At 2139Z, I checked ten meters again and only found three stations I hadn’t already worked – N6HC, ZX2B & LU6ETB.  Again, the band was open to the west and to South America but there wasn’t much else there.  I went back to 20 on the B radio and I alternated CQ and S&P on both 15 and 20 meters.  I could not get any big runs going by running both bands.  It just wasn’t working.  It the the low sunspot cycle blues.  But I wasn’t blue, I was actually having fun playing with the PRO III’s.  The relatively slow rates allowed me to experiment with the radios and it was interesting fun.

My strategy this year was to go to 40 meters early.  So at 2201Z, I checked 40 and saw signals on the high end of the band across the PRO III’s spectrum scope.  I worked KI8U, W0MA, NA5Q, W4UEF and KF2QS in eight minutes but there wasn’t anything else down there so I went back to 15 meters where the band was beginning to go away (as if it wasn’t bad already).  I worked only six stations on 15 in the next 30 minutes which included a backscatter contact with WX4TM in AL and a new multiplier with JF1PJK.  During all that time I was running 14099 KHz.  Finally at 2235Z, I left 15 meters and went to 40 on the A radio for good.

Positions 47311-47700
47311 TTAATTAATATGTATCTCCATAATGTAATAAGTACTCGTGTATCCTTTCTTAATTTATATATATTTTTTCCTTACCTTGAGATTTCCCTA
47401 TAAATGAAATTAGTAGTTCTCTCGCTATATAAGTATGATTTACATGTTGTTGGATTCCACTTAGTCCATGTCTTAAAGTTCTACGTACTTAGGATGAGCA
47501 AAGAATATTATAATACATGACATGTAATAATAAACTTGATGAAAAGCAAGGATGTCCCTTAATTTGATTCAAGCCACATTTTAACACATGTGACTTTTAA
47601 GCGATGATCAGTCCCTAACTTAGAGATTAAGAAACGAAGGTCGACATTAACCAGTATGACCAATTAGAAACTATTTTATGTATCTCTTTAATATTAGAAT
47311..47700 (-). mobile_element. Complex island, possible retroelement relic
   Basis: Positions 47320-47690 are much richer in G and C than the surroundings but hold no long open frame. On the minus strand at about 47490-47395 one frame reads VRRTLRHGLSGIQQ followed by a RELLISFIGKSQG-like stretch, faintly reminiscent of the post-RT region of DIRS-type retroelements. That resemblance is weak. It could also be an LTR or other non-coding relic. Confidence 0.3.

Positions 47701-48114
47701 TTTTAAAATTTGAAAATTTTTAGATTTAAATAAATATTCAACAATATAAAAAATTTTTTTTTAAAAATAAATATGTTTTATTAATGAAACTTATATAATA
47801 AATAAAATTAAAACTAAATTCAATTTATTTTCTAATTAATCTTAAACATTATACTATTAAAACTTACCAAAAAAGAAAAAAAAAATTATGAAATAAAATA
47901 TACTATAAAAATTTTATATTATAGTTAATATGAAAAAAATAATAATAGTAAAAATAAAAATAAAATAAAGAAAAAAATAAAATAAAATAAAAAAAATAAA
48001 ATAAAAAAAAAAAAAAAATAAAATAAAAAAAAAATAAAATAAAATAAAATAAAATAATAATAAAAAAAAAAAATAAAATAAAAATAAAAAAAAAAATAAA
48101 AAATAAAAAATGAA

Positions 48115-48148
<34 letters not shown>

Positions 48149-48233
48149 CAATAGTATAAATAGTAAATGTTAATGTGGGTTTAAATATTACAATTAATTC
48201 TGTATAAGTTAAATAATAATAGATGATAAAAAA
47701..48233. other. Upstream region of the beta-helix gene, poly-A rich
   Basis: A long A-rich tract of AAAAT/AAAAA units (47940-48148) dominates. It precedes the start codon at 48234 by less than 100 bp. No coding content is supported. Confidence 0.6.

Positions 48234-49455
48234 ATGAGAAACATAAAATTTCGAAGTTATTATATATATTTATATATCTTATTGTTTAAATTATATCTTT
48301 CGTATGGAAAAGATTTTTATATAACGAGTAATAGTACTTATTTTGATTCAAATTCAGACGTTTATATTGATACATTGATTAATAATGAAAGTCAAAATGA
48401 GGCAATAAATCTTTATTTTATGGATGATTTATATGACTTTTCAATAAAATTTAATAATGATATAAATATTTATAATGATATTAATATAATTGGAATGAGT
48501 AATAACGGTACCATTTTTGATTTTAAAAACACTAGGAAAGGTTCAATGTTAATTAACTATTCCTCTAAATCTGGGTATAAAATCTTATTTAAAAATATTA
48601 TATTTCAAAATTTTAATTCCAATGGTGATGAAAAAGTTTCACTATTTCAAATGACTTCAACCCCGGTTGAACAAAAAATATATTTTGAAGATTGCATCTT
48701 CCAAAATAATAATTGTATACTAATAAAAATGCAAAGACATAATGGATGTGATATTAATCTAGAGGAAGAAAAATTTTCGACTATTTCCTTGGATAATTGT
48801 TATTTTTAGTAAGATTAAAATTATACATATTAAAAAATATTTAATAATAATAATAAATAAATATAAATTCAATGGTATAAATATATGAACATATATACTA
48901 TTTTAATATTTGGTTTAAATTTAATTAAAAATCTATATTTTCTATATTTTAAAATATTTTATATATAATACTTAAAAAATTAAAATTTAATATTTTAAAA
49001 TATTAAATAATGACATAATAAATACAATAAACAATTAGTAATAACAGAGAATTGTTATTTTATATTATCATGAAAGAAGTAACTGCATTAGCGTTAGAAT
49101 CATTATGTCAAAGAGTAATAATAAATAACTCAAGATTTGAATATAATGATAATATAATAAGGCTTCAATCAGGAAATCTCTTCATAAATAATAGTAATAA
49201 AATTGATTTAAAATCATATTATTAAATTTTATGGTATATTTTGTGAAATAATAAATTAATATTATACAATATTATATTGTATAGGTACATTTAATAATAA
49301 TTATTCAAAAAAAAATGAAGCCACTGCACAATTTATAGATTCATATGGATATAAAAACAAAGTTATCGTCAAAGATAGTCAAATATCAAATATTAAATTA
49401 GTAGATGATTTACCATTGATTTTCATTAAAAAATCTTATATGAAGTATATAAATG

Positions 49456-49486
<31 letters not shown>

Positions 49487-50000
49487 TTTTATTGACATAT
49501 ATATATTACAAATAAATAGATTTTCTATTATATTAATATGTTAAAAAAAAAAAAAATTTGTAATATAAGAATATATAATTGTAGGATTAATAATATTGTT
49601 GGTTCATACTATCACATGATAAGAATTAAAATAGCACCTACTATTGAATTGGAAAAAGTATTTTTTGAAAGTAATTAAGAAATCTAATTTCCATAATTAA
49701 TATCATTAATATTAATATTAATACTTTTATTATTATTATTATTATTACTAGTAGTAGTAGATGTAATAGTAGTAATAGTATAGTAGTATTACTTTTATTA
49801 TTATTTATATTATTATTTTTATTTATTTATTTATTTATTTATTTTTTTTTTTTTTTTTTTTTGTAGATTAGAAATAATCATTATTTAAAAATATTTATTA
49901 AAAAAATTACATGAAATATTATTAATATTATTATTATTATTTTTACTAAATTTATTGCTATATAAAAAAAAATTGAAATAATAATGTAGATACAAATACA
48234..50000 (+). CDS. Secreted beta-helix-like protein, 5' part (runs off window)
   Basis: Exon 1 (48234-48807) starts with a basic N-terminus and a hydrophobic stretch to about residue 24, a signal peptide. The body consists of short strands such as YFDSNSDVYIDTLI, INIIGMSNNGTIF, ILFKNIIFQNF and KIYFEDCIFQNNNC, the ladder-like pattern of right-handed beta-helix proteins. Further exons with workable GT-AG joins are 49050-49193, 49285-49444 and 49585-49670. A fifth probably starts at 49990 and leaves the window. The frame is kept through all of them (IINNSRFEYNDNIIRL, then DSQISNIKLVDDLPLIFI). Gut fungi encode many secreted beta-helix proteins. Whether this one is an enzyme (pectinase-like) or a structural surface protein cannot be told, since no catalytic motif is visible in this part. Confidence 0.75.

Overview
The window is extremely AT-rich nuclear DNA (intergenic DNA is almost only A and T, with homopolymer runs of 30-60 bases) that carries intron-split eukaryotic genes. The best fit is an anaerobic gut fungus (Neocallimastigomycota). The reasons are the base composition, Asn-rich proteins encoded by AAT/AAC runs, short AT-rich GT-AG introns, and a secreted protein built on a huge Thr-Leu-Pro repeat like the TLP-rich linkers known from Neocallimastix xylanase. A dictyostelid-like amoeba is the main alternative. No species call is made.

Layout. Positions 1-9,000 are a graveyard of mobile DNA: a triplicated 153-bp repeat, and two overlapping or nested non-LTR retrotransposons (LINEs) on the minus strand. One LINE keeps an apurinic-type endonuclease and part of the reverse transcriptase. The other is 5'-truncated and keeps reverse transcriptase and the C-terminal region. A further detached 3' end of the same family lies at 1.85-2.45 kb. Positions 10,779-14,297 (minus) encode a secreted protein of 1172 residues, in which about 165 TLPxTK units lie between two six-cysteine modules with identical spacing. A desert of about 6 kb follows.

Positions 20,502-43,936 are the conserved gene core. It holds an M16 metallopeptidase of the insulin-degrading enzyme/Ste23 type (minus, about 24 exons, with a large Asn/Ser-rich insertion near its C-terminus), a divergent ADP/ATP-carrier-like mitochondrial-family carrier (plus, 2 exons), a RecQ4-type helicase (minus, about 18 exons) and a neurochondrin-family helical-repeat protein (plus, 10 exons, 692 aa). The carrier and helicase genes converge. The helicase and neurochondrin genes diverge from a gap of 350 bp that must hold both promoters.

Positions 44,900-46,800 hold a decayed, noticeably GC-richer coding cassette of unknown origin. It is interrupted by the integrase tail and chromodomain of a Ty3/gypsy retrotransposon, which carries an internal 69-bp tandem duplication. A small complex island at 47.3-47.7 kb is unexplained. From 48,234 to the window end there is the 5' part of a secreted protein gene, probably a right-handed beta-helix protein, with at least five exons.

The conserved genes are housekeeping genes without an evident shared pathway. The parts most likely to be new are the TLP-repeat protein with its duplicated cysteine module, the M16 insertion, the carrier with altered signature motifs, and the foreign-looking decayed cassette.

40 meters is almost always the same every year in the Roundup with wall-to-wall signals on both the upper and lower ends and sometimes all across the band.  In the NCCC practice run Friday night, the band was noisy due to thunderstorms that had passed earlier in the day.  But on Saturday night, the band was quiet.  When I went to 40 meters, I was anticipating a fun run all the way to 0700Z.  The band was starting to get real active and signals were popping up from all over the USA and Canada.  I CQ’d on 7092 KHz at 2311Z and had a short run going while alternating CQ’s on 14080 Khz.  The rate was slow though.  I eventually moved to 7079 KHz and more and more stations started showing up on 40.  I went S&P on 20 and found EM1HO for a new multiplier.  But at 0001Z, I realized something was wrong with 40 meters.  The signals were not what they should have been.  I knew it wasn’t an antenna problem because I kept switching back and forth between my rotatable dipole and the vertical.  Signals were not as strong as they should have been.  The band was broken!